The story of TDC has been termed by many as a true business adventure that started small with only 22 subscribers. In mid-2011, TDC A/S had 8.99 million customer relations in Denmark and abroad.
The Danes were quick to embrace Alexander Graham Bell's epoch-making invention from 1875 - the telephone. On January 15, 1881, the first telephone exchange opened in Copenhagen. The exchange had 22 subscribers – primarily business customers – and was owned by the American telephone company Bell.
With the formation of Kjøbenhavns Telefon-Aktieselskab (KTAS) in 1882, the company came on Danish hands for the first time. From this time, the Danes desire to talk increased, and in 1900 there were around 25,000 telephone customers nationwide.
The Regional Companies
Around 1950, the telecommunications companies were gathered in KTAS, Jydsk Telefon and Fyns Telefon. The post and telegraph service, Post & Telegrafvæsenet, was responsible for Southern Jutland and the island of Møn and for the telegraph, the trunk exchange and radio-based services.
In 1986, Tele Sønderjylland was founded. The other post and telegraph-related tasks were distributed among the three regional companies, and Telecom was founded in order to deal with international telephony.
On November 14, 1990, Parliament passed the act which today forms the basis of a national telco in Denmark. The company was named Tele Danmark and was founded as a mother company to the old telcos and Telecom. The purpose was to create a strong Danish telco, capable of facing competition in an open international telecom market.
In 1994, Tele Danmark yielded DKK 18.5bn from the world's largest international share issue ever to take place outside a home market. Among others, 40,000 Danish investors bought shares in the company.
The former regional telephone companies merged in 1995 and joined forces in a new organizational setup within Tele Denmark.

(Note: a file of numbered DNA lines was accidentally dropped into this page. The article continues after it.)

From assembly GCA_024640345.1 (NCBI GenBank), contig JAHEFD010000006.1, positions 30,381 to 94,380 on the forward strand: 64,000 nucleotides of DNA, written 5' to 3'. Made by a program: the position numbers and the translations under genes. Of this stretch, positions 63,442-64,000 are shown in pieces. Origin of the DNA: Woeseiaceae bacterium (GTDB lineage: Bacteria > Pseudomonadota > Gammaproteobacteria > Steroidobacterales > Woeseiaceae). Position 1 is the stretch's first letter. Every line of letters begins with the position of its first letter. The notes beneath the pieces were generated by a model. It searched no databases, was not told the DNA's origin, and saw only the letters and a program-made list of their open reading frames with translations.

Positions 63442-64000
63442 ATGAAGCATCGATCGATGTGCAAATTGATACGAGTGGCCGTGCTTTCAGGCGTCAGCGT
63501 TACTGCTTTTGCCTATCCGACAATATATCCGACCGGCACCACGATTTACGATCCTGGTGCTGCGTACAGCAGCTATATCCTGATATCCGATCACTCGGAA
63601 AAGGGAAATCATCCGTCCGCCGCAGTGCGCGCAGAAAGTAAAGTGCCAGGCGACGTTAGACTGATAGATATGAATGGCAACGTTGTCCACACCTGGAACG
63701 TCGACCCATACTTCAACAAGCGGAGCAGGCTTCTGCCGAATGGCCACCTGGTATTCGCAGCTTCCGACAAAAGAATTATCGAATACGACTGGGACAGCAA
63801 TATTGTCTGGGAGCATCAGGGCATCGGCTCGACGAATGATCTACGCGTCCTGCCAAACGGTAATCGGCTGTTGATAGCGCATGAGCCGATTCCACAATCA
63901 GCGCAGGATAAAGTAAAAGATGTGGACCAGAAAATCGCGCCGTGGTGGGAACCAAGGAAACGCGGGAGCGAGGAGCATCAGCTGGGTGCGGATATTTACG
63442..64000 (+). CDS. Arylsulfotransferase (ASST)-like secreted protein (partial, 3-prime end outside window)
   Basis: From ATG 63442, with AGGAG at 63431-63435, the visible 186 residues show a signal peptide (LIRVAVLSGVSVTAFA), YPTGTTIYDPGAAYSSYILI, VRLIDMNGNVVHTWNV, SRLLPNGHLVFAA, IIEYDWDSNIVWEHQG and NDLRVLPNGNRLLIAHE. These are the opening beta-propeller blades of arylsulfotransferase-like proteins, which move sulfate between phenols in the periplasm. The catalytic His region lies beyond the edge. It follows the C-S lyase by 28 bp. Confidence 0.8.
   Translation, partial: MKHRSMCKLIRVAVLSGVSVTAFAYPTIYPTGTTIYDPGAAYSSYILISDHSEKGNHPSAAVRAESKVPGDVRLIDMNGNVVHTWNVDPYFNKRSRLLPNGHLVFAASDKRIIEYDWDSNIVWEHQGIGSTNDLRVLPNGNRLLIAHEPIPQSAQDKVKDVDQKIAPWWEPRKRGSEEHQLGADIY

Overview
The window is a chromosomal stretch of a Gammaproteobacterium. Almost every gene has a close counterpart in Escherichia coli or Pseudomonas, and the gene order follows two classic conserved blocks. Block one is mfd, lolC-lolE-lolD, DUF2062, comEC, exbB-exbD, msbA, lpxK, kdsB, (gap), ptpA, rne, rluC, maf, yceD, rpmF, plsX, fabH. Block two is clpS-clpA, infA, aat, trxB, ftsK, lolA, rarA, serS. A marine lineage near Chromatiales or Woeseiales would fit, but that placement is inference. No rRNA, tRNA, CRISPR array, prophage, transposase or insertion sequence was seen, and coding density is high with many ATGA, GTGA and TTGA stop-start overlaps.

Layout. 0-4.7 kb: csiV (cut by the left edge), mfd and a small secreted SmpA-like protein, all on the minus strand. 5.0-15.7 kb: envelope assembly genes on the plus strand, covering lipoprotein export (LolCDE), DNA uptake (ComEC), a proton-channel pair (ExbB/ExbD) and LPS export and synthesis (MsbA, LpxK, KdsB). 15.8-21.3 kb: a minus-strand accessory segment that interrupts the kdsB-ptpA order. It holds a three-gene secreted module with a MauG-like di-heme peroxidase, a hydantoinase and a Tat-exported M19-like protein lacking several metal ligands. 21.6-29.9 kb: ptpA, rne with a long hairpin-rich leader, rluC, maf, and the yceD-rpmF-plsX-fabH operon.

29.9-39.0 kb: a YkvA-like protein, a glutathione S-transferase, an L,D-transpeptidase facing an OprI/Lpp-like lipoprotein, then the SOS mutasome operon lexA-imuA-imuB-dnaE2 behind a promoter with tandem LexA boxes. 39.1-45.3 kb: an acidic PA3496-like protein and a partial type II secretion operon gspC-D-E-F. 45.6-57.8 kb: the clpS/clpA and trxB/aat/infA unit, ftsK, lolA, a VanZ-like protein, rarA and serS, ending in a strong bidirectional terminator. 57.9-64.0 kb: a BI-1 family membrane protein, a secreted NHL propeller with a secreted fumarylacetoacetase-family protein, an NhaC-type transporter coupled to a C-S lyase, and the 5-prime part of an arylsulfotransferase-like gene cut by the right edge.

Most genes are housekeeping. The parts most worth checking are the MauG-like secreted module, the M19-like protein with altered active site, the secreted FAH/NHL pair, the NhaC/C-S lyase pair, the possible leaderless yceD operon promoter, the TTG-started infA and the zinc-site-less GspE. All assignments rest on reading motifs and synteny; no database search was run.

In 1996, the telecom sector was fully liberalized in Denmark. Tele Danmark was still the largest Danish telecom, but now operating in a market marked by a still increasing number of competitors.
In October 1997, Tele Danmark entered into a strategic partnership with the American telco Ameritech. The agreement meant that Ameritech now owned some 42 percent of the shares in Tele Danmark.
In January 1998, Tele Danmark took over the rest of the state-owned shares in the Danish telco. Tele Danmark was now a fully privatized company.
When Ameritech linked up with an even larger American company, SBC, Tele Danmark was made a member of an even larger international family.
Tele Danmark changed its name to TDC in 2000. New independent subsidiaries and a new structure were formed to increase customer focus and to make the company more transparent thus ensuring future growth.
In 2004, SBC sold its shares, and TDC no longer had one shareholder with a controlling interest.
In autumn 2005, five private equity funds formed Nordic Telephone Company ApS (NTC) in order to buy TDC. NTC took over 87.9 percent of the shares in TDC.
On December 13, 2010, majority shareholder NTC sold 28.8 percent of its shares in TDC in what was considered to be one of the largest equity transactions in Europe at the time. A total of 210 million shares were traded worldwide through Fondsbørsen in Copenhagen (Nasdaq OMX Nordic).
By early 2013, NTC owned 17.7 percent of the shares in TDC.
Although much has changed since 1881, TDC's focus in Denmark still remains the same. TDC is and wants to remain the leading communications company in Denmark.